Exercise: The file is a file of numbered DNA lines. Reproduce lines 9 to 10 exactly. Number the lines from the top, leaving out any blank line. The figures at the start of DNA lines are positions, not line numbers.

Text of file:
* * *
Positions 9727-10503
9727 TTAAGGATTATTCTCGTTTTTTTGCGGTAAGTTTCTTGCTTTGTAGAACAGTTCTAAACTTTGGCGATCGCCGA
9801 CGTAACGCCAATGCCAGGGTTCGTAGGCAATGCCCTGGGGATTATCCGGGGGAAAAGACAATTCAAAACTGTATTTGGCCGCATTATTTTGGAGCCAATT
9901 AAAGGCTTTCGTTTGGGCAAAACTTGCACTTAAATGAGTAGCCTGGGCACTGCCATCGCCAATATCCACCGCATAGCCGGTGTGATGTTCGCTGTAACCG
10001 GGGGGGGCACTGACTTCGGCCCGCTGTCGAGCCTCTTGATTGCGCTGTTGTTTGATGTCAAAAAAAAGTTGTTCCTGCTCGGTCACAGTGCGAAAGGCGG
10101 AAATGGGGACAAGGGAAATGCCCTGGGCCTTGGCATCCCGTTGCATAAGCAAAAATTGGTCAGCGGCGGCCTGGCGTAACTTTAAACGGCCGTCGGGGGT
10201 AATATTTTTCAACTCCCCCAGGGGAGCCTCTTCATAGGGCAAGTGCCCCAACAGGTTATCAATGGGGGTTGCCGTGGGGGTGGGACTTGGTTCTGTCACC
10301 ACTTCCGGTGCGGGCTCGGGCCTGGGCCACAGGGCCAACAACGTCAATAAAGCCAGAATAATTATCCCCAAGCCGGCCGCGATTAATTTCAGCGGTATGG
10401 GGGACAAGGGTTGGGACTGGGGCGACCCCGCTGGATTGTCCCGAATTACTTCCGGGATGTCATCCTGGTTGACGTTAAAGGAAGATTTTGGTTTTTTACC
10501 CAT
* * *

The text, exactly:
10401 GGGACAAGGGTTGGGACTGGGGCGACCCCGCTGGATTGTCCCGAATTACTTCCGGGATGTCATCCTGGTTGACGTTAAAGGAAGATTTTGGTTTTTTACC
10501 CAT